Dr Simon Cox1, Dr Jonathan Yu2
1CSIRO Land and Water, Clayton, Victoria, Australia, email@example.com
2CSIRO Land and Water, Clayton, Victoria, Australia, firstname.lastname@example.org
The OzNome initiative is seeking to connect information infrastructures across Australia and enable researchers, industry and key partners to achieve productivity gains around their discovery, access and use of data. While its origins are in earth and environmental data, the intended scope is more comprehensive. Tools and methods developed through OzNome will provide access to existing and emerging trusted, curated and well governed data ecosystems. A key concern in seeking to enhance the connectivity of information infrastructures is to understand the current state of a component data system, in particular considering the lifecycle of data from discovery, access, use and publication. Characterising the current state allows organisations and individuals to understand areas for improving their data collection, publication and connectivity to the broader community and digital ecosystem.
The OzNome team have developed a set of criteria under 14 headings to assess data collection, publication and service provisioning arrangements (see https://confluence.csiro.au/display/OZNOME/Data+ratings). This is based on experience with data services and supply chains, and rating systems and maturity models proposed over the years across different initiatives, e.g. 5* Linked Open Data, FAIR, Schema.org.
The rating system is implemented as the 5* OzNome Data tool (available at http://oznome.csiro.au/5star/) allows users to carry out a self-assessment by classifying the 14 facets into five qualities of data – Findable, Accessible, Interoperable, Reusable and Trusted. For each quality, the user assesses the current state of their data offerings and products. They are given a rating out of 5 stars for each quality. In doing the self-assessment, users can also explore ways in which they are able to improve their data collection and how it is accessed by others. This gives data providers graduated targets to improve their data collection and publishing process.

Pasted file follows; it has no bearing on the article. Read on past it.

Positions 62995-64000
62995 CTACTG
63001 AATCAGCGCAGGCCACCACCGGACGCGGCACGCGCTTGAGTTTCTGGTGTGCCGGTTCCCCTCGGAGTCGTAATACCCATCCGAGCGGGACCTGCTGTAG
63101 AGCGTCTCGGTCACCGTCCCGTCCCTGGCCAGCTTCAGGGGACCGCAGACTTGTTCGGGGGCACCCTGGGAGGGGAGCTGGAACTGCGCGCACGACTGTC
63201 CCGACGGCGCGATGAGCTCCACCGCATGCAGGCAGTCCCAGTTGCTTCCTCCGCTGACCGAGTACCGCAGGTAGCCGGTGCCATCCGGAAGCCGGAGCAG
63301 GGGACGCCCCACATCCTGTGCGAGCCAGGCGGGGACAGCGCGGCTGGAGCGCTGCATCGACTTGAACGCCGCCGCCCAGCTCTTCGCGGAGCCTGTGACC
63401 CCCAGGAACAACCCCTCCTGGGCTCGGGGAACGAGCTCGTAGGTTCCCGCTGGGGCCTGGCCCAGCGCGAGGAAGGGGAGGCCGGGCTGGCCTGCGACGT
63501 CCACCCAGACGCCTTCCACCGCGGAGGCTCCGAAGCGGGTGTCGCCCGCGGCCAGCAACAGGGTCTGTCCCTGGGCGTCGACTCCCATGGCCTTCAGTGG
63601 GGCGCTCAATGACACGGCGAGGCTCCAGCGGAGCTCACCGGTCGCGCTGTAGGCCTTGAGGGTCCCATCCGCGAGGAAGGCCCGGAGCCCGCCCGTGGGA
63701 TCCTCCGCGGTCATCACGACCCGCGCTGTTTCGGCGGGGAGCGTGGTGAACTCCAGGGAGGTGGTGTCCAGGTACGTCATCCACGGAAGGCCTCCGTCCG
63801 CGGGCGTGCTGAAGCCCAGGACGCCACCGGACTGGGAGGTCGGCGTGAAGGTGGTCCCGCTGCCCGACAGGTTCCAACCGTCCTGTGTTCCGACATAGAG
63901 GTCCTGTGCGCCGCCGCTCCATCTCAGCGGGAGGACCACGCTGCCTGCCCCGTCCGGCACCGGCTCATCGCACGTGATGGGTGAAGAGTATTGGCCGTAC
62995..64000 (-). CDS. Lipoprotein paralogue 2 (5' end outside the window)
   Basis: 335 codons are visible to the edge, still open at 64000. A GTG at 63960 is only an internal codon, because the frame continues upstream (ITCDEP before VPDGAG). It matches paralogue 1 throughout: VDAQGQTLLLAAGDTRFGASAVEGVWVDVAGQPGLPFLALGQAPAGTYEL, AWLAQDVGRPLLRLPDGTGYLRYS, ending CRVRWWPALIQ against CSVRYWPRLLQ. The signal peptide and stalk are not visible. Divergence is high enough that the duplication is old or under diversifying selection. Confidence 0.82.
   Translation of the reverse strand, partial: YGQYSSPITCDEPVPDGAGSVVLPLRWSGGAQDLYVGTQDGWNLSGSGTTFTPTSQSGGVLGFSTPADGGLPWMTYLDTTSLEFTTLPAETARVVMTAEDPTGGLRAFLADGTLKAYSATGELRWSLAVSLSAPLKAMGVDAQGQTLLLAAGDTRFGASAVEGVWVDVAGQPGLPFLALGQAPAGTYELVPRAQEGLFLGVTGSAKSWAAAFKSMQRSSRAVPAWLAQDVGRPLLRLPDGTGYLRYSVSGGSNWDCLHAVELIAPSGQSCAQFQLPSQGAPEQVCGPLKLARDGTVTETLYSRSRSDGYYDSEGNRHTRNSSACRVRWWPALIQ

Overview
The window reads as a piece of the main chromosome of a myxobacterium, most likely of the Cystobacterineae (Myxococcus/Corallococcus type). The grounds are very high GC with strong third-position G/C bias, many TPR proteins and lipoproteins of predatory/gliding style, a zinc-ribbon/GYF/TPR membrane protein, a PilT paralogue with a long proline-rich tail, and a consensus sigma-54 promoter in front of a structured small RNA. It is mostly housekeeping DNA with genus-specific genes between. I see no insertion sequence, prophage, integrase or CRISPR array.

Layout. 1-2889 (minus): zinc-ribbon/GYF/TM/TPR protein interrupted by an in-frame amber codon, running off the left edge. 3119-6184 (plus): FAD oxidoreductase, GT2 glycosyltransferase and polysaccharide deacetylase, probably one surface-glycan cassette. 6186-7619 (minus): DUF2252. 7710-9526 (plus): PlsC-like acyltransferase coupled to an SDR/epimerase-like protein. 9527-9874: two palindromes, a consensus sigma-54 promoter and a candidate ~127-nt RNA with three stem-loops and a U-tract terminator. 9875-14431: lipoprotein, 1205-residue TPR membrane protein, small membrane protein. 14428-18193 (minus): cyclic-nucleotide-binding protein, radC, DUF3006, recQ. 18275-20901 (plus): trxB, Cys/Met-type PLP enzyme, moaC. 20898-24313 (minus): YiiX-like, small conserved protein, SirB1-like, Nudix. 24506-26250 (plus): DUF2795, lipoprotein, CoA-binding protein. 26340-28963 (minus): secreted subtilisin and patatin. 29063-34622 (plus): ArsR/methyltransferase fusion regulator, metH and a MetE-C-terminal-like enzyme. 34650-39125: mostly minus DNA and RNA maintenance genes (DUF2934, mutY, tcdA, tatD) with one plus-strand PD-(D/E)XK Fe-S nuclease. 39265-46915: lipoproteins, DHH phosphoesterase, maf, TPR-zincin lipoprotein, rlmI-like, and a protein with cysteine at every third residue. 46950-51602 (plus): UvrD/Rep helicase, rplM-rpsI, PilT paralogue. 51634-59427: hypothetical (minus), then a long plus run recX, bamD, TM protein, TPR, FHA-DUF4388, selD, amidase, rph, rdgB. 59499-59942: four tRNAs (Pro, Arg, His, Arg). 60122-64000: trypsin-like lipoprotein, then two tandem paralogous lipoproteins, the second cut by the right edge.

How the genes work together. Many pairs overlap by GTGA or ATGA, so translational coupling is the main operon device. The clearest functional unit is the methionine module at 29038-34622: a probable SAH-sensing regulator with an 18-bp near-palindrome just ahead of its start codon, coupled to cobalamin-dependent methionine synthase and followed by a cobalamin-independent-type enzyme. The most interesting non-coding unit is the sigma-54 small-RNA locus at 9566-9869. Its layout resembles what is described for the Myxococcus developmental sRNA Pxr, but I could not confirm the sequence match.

Figure 1: Screenshot of the online OzNome 5* Data self-assessment tool
The 5* OzNome Data tool has been used to evaluate well-known services, such data available via the Australian Soil Resource Information System (ASRIS) (see Figure 2).
Figure 2: Evaluation of the ASRIS Soil Data available as OGC web services
This tool is able to be used to carry out a first pass assessment of current data provisioning arrangements. In this presentation we will provide details how this tool was developed as well as case studies carried out. In particular, we will present a case study carried out in partnership with the Bureau of Meteorology around the Australian Water Resource Assessments web services, which utilised the OzNome 5-star tool to assess current state and provide recommendations for improvement of data provisioning arrangements to enhance the potential uptake and use of their data assets.
- 5 Star Linked Open Data, http://5stardata.info/en/, accessed 16 June 2017
- Force11 FAIR Principles, https://www.force11.org/group/fairgroup/fairprinciples, accessed 16 June 2017
- Schema.org, http://schema.org/, accessed 16 June 2017
- CSIRO ASRIS Soil Data Services, http://www.asris.csiro.au/, accessed 16 June 2017
Dr Simon Cox is a research scientist in CSIRO Land and Water’s Environmental Information Systems research program.He specialises in distributed architectures and information standards for environmental data, focusing on geoscience and water. He leads several international standards activities for the Open Geospatial Consortium and the ISO Geographic Information Technical Committee. He also serves on the steering committee of the Ocean Data Interoperability Platform, on the Australian Government Linked Data Working Group, and on the technical advisory board of the Research Data Alliance. http://orcid.org/0000-0002-3884-3420